Whenever a company merges with another or changes domain names for some other reason, everyone's e-mail addresses...
inevitably change, too.
However, simply changing everyone's e-mail address overnight is a bad idea because unless each employee forwards his or her new address to everyone in their address book immediately, it will take time before the new address is universally known. The solution for many companies is to leave the old e-mail addresses active for a short period of time during the transition.
The question remains: How do you assign multiple e-mail addresses to each user and how do you remove one of the addresses once the transition period expires?
It comes down to the DNS configuration
There is more to the answer than just changing a few settings on an Exchange server. What you need to do depends on your network's DNS configuration on the Exchange configuration.
Think about it for a moment. Mail does not arrive in your server's mailboxes by magic. When someone outside of your organization attempts to send you an e-mail message, their machine performs a DNS query to determine the IP address associated with your domain. Specifically, this query involves checking the domain's MX record. The MX record contains your mail server's IP address.
Suppose, for example, that I decided I wanted to give up my brienposey.com e-mail address and use newdomain.com instead. Even if I configured my Exchange Server to associate the newdomain.com domain with my mailboxes, mail sent to Brien@newdomain.com would never arrive unless an MX record was in place on the DNS server that is authoritative over my new domain.
If I wanted to have a transition period when both of my e-mail addresses were valid, I could simply have an MX record associated with brienposey.com and another MX record associated with newdomain.com. Both of these MX records would point to the same mail server. When the transition period was over, I could then just delete the MX record associated with brienposey.com, which would ensure that brienposey.com e-mail addresses were no longer valid for those outside of my organization.
Step 2: Configure your Exchange Server
Configuring the DNS server is only half of the solution. The other half involves configuring the Exchange Server. To do so, open the Exchange System Manager and expand the Recipients container, and then select the Recipient Policy container beneath it. When you do, you will see the organization's recipient policy appear in the console's details pane. Right click on the recipient policy that you want to modify and select the Properties command from the resulting shortcut menu. Windows will then display the recipient policy's properties sheet.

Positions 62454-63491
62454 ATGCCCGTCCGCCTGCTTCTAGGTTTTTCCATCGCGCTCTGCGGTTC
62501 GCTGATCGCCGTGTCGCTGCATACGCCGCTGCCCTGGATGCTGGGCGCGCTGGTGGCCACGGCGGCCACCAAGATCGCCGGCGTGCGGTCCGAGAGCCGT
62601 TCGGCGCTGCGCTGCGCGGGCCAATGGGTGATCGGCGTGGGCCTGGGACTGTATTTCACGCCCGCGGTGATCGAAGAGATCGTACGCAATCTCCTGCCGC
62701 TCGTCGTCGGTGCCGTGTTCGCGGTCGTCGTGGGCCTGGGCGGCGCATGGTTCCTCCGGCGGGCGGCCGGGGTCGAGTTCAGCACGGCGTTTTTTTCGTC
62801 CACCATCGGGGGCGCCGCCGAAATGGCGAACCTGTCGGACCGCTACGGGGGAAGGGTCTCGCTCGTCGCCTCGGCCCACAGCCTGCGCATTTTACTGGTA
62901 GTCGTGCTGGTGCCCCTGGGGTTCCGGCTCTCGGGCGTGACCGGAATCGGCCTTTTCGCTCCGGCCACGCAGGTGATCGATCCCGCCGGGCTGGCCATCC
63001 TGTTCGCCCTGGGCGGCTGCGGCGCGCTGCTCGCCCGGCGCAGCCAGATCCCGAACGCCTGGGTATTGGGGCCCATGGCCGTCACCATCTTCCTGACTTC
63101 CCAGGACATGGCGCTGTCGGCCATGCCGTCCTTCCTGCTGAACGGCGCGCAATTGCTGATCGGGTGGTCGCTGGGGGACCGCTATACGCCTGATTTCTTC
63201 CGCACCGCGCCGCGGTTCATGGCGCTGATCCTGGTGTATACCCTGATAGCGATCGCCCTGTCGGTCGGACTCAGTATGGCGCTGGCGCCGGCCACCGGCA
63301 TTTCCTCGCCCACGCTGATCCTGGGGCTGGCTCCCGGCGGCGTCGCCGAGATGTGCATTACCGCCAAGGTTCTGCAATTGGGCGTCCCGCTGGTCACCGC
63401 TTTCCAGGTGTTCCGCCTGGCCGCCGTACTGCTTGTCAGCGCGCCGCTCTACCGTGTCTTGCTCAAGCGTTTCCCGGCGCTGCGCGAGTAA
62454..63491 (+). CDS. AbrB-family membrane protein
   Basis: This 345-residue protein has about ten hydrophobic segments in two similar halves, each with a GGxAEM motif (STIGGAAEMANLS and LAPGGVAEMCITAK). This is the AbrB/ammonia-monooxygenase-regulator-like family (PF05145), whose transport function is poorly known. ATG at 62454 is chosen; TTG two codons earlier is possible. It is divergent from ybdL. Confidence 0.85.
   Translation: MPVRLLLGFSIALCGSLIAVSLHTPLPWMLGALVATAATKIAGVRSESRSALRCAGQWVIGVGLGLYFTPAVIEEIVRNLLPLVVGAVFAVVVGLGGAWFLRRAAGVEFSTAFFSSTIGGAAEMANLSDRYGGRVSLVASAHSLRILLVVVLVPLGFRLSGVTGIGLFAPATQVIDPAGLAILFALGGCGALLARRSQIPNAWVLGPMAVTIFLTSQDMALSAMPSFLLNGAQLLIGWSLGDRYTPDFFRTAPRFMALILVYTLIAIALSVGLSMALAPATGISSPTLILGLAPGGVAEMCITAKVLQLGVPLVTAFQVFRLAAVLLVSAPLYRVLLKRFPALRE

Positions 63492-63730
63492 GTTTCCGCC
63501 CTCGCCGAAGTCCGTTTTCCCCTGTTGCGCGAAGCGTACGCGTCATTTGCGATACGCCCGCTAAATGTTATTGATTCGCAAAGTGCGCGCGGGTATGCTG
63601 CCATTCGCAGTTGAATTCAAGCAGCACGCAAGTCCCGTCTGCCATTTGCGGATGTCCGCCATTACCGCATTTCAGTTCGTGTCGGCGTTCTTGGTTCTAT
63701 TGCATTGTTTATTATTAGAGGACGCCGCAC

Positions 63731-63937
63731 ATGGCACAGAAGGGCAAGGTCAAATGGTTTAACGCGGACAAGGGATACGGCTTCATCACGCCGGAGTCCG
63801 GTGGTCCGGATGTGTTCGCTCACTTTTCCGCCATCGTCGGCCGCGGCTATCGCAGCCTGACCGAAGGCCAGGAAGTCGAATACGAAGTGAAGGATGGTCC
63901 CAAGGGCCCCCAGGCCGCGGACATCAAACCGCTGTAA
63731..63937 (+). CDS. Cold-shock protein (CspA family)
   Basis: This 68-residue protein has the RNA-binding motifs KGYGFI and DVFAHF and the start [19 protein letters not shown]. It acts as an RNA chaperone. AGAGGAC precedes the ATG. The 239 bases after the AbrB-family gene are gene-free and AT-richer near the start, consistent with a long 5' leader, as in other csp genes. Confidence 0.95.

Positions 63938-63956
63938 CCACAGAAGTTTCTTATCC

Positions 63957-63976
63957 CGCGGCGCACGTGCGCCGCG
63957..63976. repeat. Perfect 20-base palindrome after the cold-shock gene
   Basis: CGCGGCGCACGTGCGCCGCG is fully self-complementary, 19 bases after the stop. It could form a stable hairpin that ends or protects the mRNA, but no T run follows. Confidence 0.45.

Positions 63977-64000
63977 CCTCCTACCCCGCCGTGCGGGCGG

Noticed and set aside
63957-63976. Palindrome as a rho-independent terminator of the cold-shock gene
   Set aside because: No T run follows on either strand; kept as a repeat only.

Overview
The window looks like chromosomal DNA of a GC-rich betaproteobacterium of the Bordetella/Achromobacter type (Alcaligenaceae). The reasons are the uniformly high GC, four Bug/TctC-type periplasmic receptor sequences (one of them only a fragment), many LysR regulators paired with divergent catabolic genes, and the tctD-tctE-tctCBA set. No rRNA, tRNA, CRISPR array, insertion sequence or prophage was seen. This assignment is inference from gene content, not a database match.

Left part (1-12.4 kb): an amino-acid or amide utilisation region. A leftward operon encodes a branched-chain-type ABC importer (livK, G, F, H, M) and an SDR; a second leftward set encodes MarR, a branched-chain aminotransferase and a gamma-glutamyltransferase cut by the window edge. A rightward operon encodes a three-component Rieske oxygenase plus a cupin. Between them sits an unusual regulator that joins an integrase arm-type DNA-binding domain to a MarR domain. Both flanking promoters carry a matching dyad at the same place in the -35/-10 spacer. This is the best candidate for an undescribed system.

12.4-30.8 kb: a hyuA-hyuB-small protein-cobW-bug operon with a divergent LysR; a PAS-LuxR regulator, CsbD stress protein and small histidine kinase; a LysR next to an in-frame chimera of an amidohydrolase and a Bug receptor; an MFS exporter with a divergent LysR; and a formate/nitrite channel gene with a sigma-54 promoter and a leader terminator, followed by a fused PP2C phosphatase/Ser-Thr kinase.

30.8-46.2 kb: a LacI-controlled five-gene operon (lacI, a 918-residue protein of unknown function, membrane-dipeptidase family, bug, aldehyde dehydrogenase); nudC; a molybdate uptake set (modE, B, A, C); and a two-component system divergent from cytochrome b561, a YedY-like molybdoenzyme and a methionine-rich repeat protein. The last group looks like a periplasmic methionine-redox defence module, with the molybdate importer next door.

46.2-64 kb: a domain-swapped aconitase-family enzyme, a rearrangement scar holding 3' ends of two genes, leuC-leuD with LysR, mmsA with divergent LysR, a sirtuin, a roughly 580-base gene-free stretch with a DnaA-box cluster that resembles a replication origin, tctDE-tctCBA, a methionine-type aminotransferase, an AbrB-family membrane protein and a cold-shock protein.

Select the properties sheet's e-Mail Address (Policy) tab and you will see a list of the e-mail addresses that apply to the users in your Exchange organization. Normally, there will be one SMTP address and one X.400 address. There may also be other types of addresses depending on your server's configuration. I will focus on the SMTP address.
To add the new address to the recipient policy, click the New button. When you do, you will see a warning message indicating that the new address will not automatically be synchronized with an Exchange 5.5 directory (if one even exists). Click OK to acknowledge the message and you will now be prompted to select the type of address that you wish to create.
Select the SMTP Address option and click OK. You will now see the SMTP Address Properties sheet. Enter the new address into the Address field in the *@newaddress.com format. Verify that the properties sheet's check box is selected and click OK.
The new address will now be added to the list of the organization's addresses, but it isn't active yet. To activate the new address, select the check box next to it and click OK.
At this point you will see a message asking you if you want to update all of the corresponding recipient e-mail addresses to match the new address format. Click Yes and you are in business.
Final step: Phase out the old address
Now that you have associated multiple addresses with each mailbox, let's look at the process for phasing out the old address. You first need to remove the DNS server's MX record associated with the old address, which prevents your users from receiving any more mail through that address.
Next, return to the recipient policy's properties sheet. Select the new e-mail address and click the Set As Primary button. This will tell Exchange that the new address is the main SMTP address that you want to use. Next, select the old address and click the Remove button. Click OK and you may see the message again asking if you want to update the recipient mailboxes. Click Yes and you are done.
Brien M. Posey, MCSE, is a Microsoft Most Valuable Professional for his work with Windows 2000 Server and IIS. Brien has served as the CIO for a nationwide chain of hospitals and was once in charge of IT security for Fort Knox. As a freelance technical writer he has written for Microsoft, CNET, ZDNet, TechTarget, MSD2D, Relevant Technologies and other technology companies. You can visit Brien's personal Web site at http://www.brienposey.com.
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